It’s not just alarm technology that is getting far more sophisticated – with systems you can control remotely, and notify you by text or email when anything happens at your home or business. Recent news reports indicate that forensic science also continues to make serious inroads against crime. And with a burglary taking place every 14 seconds across the US, that is a good thing. Two stories, one from South Carolina and the other from Massachusetts, have similar plot lines. This detail comes from Conway, SC:
A Loris man was arrested after DNA linked him to the burglary of a Conway business nearly a year ago, according to Conway police. Darrell Alford of Loris was charged with second-degree burglary in connection with the burglary at Churches Assisting People located in Conway.
From Clue to Arrest
A police officer noticed a broken window, and found the back door of the business was unlocked. Employees reported a computer, phone charger, an intercom system and about $50 dollars in cash were missing. Police found two blood spots on a table where the computer had been located and took samples for DNA testing by the State Law Enforcement Division. Those tests came back and the blood matched.
I’ve seen several stories like this in recent months, but these two struck me as unusually similar. Here’s the news from Milford, MA:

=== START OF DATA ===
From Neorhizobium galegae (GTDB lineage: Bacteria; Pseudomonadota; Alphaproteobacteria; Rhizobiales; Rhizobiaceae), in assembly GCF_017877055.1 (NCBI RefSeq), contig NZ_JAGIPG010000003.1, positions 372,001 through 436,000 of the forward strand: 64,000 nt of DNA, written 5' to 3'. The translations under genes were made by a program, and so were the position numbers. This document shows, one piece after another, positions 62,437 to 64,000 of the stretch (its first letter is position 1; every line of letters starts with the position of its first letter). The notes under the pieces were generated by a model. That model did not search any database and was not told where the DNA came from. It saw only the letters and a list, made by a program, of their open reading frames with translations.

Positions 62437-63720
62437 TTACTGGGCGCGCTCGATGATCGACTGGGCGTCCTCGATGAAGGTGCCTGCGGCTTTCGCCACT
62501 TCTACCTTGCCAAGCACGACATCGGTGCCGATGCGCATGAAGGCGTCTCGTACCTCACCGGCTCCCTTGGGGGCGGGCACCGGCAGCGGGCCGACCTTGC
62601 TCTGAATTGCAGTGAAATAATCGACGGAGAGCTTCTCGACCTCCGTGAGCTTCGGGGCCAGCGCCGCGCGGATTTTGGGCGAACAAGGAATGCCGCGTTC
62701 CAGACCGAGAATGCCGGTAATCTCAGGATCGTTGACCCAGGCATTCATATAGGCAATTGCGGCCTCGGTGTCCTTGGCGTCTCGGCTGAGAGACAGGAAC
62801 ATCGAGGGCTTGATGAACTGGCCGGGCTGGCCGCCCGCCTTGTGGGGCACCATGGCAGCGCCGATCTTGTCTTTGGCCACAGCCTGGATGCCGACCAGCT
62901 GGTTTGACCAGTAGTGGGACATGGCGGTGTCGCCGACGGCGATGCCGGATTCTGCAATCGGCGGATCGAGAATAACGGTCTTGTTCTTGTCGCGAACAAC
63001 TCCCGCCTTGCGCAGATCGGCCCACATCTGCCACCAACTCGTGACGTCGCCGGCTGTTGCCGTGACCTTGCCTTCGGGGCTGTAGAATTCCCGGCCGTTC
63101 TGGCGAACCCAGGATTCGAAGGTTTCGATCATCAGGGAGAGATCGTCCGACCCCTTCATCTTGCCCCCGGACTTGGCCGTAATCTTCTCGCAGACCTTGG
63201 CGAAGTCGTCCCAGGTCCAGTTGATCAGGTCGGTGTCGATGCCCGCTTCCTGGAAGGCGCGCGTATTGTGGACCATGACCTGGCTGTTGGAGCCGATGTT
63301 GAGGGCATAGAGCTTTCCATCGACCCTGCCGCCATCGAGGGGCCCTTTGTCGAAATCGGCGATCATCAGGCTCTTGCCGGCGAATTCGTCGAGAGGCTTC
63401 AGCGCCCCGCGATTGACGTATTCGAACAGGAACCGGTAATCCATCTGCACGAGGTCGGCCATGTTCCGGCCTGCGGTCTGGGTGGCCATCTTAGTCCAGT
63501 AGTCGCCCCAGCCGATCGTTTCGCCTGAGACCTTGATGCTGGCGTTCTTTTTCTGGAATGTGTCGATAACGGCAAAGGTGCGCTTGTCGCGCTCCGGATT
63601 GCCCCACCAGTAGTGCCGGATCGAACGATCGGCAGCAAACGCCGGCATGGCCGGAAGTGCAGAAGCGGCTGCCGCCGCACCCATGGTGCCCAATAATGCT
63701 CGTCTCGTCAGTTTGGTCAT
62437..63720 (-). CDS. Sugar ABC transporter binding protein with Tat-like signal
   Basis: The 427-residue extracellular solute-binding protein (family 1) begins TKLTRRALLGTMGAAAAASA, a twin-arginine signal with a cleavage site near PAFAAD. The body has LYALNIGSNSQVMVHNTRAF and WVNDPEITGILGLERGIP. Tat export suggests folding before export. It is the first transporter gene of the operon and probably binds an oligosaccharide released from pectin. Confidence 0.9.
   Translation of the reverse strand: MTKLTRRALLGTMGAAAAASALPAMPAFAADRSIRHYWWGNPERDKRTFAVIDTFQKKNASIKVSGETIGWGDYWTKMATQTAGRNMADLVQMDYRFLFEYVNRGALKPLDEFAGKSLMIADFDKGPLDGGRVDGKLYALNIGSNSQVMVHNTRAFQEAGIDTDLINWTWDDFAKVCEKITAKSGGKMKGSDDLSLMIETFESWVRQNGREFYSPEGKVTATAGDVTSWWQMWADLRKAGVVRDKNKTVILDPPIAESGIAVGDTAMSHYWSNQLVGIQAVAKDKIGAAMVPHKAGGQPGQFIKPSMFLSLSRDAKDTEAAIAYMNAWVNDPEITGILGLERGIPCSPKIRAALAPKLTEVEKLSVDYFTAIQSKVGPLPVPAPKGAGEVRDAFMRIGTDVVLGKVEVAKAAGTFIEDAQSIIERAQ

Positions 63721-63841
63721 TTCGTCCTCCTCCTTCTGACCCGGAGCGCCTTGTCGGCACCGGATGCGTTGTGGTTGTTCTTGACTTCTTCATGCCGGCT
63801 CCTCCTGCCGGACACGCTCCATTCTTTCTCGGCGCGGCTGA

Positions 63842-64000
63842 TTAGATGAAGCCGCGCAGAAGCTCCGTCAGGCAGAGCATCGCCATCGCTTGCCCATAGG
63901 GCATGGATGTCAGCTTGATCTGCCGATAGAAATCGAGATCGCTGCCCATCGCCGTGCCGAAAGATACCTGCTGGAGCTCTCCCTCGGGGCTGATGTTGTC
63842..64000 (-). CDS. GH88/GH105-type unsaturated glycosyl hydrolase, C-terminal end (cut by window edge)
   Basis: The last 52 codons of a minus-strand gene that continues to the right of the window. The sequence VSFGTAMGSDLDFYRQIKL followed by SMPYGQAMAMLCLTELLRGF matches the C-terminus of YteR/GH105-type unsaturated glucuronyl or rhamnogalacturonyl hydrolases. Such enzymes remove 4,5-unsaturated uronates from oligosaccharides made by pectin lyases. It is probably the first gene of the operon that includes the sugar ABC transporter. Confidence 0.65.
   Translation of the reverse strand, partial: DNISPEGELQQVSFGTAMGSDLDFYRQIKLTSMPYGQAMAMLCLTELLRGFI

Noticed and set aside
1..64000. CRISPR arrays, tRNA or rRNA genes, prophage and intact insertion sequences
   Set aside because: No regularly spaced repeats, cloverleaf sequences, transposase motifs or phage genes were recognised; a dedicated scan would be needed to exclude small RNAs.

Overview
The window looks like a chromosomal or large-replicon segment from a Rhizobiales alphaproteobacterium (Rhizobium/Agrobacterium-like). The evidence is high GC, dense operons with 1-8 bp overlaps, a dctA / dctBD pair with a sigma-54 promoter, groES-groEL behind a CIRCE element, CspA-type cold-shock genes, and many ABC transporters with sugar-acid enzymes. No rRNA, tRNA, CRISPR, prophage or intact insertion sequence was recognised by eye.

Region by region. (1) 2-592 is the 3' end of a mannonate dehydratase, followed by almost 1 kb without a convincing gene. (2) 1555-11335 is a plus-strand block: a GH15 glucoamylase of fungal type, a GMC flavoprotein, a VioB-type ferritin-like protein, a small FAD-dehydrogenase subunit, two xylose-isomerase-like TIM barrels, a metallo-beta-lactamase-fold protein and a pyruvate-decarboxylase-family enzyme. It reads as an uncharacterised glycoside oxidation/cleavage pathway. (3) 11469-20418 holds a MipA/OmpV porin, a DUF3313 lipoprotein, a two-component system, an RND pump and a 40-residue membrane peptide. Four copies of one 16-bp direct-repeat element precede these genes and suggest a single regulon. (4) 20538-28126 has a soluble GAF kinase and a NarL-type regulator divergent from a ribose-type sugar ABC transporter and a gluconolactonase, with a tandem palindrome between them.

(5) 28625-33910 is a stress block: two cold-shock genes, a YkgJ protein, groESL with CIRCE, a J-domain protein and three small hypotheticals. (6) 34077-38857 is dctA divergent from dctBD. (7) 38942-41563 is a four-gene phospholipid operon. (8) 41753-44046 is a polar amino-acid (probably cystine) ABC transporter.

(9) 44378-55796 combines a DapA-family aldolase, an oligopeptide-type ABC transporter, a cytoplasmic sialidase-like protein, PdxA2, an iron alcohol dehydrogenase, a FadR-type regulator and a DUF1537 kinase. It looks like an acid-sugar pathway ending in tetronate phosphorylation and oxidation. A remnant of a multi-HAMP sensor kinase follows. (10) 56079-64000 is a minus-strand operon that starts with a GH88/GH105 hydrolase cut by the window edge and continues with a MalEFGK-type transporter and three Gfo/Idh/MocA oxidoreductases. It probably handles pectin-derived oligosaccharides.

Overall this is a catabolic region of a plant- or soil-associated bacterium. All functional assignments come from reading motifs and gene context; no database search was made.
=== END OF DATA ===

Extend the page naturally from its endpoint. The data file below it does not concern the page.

When James Cyr was arrested by Raynham police, Police Capt. Richard Pacheco said “We were aware Milford was looking for him.” Milford Police issued a warrant last week for Cyr’s arrest, charging him with burglary and malicious destruction over $250 after DNA evidence linked him to a home burglary in the summer of 2008. Police said the suspect cut his hand when he broke through the back door and left a bloody paper towel in the home’s bedroom before taking off with cash and valuables. The police sent the evidence to the state police lab, which identified the blood as Cyr’s.
These burglars made it easy by leaving such incriminating evidence at the scene – and probably never suspected that they would be tracked down using their own DNA as evidence to link them to their crimes. But, it’s happening more and more, in burglaries as well as homicides (though I suspect these break-ins will never make it into a “CSI” episode!).
DNA Matching – The Science
DNA profiling is not new – in fact, the technique dates back to 1984, but the last decade has seen tremendous advances in use by the criminal justice system. And it’s good to know that DNA matching is not only used to identify the guilty party: it may also be used to exonerate an innocent person, mistakenly accused of a crime.
Of course, FrontPoint wants to prevent the burglar getting into your home in the first place – or to scare him away if he does. Deterrent is always the first defense, followed by detection, and it’s been shown that a home without a monitored alarm system is three times more likely to experience a break-in than the monitored home next door. That’s a compelling statistic, even without all the remote control and notification features available from an advanced system. As the leader in interactive, wireless home security, we offer the best in systems that are safer, smarter, simpler, and more affordable – and virtually impossible to defeat. When it comes to burglars, FrontPoint is more than a match!